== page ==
I cut the boards to the finish length of 5’6” using a speed square to make sure I was getting a perfect right angle cut.
Elle sanded all four sides of both boards taking special care to round all the edges and corners.
Once all the dust was wiped from the boards, she used a rag to apply one coat of Danish oil.
I attached the two 2”x12” boards together with the mending plates. I centered the plates 4” in from the ends of the boards and then roughly 12” apart leaving about 6” of space between the middle two. Because it's important to keep the two boards as close as possible, I clamped one board to the worktable and had Elle pull the second board into the first as I screwed in the plates.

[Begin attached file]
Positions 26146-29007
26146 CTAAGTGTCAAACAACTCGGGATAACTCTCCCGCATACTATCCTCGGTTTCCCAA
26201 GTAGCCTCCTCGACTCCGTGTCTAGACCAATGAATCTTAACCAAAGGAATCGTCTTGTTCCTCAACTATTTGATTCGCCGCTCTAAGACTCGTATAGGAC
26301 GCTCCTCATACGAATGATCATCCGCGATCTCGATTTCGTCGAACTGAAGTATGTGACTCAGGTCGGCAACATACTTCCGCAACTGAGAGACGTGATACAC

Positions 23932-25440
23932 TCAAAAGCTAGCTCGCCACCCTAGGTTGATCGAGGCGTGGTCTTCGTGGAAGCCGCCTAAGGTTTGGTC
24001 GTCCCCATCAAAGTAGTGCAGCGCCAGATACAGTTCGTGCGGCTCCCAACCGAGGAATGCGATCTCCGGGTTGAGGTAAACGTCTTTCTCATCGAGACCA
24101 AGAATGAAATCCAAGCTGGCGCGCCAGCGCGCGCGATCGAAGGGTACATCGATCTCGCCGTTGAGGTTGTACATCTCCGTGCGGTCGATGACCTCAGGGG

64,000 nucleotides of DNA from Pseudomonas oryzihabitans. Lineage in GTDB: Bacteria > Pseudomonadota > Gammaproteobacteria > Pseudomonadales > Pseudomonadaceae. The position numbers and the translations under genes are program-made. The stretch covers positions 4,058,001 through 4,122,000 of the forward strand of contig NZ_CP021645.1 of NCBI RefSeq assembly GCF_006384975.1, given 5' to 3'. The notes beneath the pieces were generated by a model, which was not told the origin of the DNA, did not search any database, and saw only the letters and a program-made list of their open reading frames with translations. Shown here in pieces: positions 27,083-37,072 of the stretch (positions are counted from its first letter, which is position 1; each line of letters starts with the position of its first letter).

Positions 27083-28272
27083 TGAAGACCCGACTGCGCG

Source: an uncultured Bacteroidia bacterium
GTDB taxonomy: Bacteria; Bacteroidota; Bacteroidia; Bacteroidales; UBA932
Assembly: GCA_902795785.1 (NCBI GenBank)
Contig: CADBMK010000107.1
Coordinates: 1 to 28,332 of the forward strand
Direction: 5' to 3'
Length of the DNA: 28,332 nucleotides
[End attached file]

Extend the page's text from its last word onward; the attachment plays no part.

Elle assembled the legs using all the pipes and connectors. Putting them together is easy and fun, but make sure that the end result is straight and screwed together tightly.
We placed the legs on the inside of the outermost plate about 6” in from the ends and 3” in from the sides. It can be a bit difficult to maneuver the drill so close to the pipes, but be sure to drill the screws straight into the wood.
The floor of our workshop is a bit uneven, so I adjusted the end caps to level the tables. There are many different options for the height of your desk. We listed the three that we found most useful for our needs. The exact height of the desk will fluctuate a bit depending on how tightly you're able to screw the pipes to the couplings. .
Good luck making your own standing desk and please email, tweet or hashtag photos to @benuyeda, firstname.lastname@example.org or #homemademodern. For more detailed instructions, dimensioned drawings and different variations of the project, check out our soon-to-be-released book.